June 15, 2017

Suppress Cookies for EU Cookie Compliance

By: Craig Taylor
June 15, 2017

Suppress Cookies for EU Cookie Compliance

You've probably seen this already on a number of sites, but increasingly, sites are being required to inform their visitors of the site's cookie policies.  Many implementations that I've seen provide the disclaimer that cookies are being used and that by interacting with the site, the user is providing consent.  My client is going a step further and requires that *no* cookies (except the ASP.NET session cookie) be written to the browser before the user provides consent.

In the case of this client's site, this includes Sitecore's analytics tracking cookie, Sitecore's language cookie (although technically okay to emit because it's only a session cookie) and a host of other tracking cookies emitted from different renderings.

In order to approach this in a way that prevents the need to edit logic across the solution, we came up with a solution that has two primary components:

  1. A Cookie Consent Provider - This provider allows us to interface with a third party system for determining if consent is required, not required or has already been provided.  Additionally, by implementing a provider, we can easily switch out to another provider at some point in the future and not have to re-write logic.  
  2. An MVC filter - By creating an MVC filter that checks for consent, we can simply decorate methods in our controllers to control the emitting of code/cookies without having to affect any logic already contained in those methods.
I'll talk a bit about the primary components and then describe how they all work together to actually suppress the cookies.

Cookie Consent Provider

The provider is based on the standard Microsoft provider model.  I create a base class that all providers will inherit from.  In the base class, I have methods to get and set the user's consent to use cookies.

I won't review the details of my provider implementation but know that it's pretty vanilla with a provider that implements the base class along with the necessary configuration elements in code and the web.config.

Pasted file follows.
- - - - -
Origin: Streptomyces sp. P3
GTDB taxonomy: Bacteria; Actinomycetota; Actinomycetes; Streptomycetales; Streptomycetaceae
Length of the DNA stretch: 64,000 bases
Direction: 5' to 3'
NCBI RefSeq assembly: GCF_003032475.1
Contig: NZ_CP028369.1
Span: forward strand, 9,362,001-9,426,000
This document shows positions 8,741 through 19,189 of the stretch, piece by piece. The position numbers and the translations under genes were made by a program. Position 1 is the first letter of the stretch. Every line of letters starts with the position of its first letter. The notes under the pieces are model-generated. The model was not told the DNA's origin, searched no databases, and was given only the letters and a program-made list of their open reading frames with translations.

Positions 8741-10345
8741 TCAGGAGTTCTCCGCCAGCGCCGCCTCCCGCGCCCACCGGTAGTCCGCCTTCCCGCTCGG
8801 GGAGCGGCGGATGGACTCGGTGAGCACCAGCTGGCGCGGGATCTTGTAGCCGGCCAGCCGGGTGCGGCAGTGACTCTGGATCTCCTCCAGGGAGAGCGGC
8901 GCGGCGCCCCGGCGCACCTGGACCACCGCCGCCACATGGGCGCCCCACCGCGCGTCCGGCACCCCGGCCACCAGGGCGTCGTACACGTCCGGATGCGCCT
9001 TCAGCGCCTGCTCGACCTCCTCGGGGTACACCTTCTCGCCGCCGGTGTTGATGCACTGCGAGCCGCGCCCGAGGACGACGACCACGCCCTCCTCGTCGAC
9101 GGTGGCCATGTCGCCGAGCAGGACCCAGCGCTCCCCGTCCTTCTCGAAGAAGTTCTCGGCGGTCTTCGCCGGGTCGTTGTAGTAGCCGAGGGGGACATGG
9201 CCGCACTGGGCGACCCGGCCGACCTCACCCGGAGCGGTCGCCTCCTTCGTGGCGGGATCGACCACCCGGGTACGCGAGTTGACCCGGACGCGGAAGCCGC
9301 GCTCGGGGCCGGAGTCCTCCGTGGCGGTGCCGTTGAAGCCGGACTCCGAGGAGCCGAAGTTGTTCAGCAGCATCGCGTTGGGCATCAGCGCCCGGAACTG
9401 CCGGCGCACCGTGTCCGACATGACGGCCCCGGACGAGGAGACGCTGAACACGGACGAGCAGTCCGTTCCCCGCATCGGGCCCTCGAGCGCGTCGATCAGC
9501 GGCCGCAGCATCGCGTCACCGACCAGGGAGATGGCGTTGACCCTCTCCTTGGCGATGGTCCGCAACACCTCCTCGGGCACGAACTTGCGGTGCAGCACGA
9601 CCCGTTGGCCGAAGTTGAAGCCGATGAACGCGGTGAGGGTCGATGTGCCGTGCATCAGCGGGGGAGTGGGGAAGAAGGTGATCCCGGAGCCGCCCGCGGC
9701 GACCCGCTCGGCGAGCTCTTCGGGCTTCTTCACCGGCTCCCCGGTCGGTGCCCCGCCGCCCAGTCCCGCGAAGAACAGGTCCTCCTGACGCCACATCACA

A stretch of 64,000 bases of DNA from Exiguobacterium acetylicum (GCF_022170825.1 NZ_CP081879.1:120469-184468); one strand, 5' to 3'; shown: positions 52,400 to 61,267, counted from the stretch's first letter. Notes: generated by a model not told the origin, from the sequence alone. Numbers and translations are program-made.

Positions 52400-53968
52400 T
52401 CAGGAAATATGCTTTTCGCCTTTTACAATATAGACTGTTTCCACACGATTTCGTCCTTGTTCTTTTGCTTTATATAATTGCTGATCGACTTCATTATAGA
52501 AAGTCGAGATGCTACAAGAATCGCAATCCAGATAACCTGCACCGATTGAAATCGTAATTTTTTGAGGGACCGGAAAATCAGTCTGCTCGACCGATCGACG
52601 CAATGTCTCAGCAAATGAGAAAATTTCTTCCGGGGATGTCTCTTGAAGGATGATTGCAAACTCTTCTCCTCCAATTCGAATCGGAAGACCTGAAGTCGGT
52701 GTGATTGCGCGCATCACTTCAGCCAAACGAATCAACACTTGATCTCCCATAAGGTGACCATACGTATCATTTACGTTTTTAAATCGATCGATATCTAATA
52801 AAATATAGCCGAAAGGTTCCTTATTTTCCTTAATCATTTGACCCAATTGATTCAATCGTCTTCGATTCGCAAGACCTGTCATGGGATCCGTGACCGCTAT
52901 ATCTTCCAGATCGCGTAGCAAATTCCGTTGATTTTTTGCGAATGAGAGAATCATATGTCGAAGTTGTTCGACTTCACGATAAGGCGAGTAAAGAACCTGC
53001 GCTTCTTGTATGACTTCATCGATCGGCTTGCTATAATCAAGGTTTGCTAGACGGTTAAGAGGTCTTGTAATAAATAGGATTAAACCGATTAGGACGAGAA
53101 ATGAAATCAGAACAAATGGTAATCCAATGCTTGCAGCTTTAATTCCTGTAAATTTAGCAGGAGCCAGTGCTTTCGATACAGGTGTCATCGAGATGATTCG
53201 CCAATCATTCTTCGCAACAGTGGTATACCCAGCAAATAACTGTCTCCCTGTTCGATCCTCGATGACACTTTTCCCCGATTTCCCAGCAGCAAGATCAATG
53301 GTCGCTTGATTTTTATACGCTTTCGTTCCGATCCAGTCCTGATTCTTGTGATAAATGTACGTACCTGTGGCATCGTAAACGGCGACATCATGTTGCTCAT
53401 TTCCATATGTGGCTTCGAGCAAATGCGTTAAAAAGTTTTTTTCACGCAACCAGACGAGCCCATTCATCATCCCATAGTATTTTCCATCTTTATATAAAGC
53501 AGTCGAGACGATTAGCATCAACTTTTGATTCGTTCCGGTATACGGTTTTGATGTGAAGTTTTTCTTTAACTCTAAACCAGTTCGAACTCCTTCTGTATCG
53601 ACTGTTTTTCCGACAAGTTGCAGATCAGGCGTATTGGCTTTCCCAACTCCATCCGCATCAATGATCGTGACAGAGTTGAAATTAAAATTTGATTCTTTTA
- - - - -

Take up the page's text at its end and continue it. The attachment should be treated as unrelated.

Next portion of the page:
MVC Filter

I chose to use an "AuthorizeAttribute" filter to allow me to suppress the execution of controller methods.  The authorize attribute returns a simple "true" or "false" value indicating if the calling method has the required permissions to execute.

The two primary areas to concern ourselves with in the filter are the "AuthorizeCore" and "HandleUnauthorizedRequest" methods.

In "AuthorizeCore", we are checking the need for consent.  It returns a bool value indicating if the current request can be executed.  Also note a bit of tricky logic there regarding the "InvertLogic" parameter.  Basically, I have times when I need to execute the calling method when the result of the "AuthorizeCore" check is false.  By passing in this parameter, I can invert the logic to return the desired results.  In my case, I want to execute a controller rendering that outputs my cookie consent banner when consent is required.  I can just decorate my method with the additional parameter:

In "HandleUnauthorizedRequest" (the code that is executed when "AuthorizeCore" returns "false") we are setting an AuthorizationContext Result.  In my case, we wanted to output an HTML comment that indicates the calling method along with the status so that we could easily confirm that the system is functioning normally when we view the source of the page.

Putting it Together 

As mentioned, the goal here is to suppress cookies from being emitted before the user has given consent.  The two Sitecore-specific cookies that I am blocking are the 'analytics' and 'lang' cookies.  I block these by inserting pipeline processors that check my consent provider.

Note: Always use patch include files and refrain from editing the Sitecore.config file directly.  

It's also worth noting that I have a configurable 'AnalyticsCookiePrefix' parameter that I pass into the "SuppressAnalyticsCookie" processor.  If the cookie name ever changes in the future, we can edit the value in config and not have to touch the code.

In those processors, I make a call to the consent provider to see if I need to suppress the cookies or not.  If I do, I search the current Response and remove the cookies.  If consent has already been provided on a previous request, the code is skipped.

Note: Via Sitecore.Stackexchange, it was recommended that I not disable the Tracker.  I disabled it anyways, because even though it might be legit to have the cookie written on the first load per EU specifications, my client's requirement was that it was not to be written at all until consent is provided.  Additionally, I wanted to avoid editing the web.config file so instead of utilizing the HTTP module method, I wrote a pipeline processor.  (Yeah, I know I edited the web.config with the consent provider . . . )

So the processors take care of the Sitecore-specific cookies that are written.  For any controller methods that end up writing scripts that emit cookies, I simply decorate the method with my Authorize Attribute override and no further code changes are required!

Additional Resources

Ways to block SC_ANALYTICS_GLOBAL_COOKIE from being deployed - Sitecore.stackexchange.com

How to Write a Provider Model

MVC Filters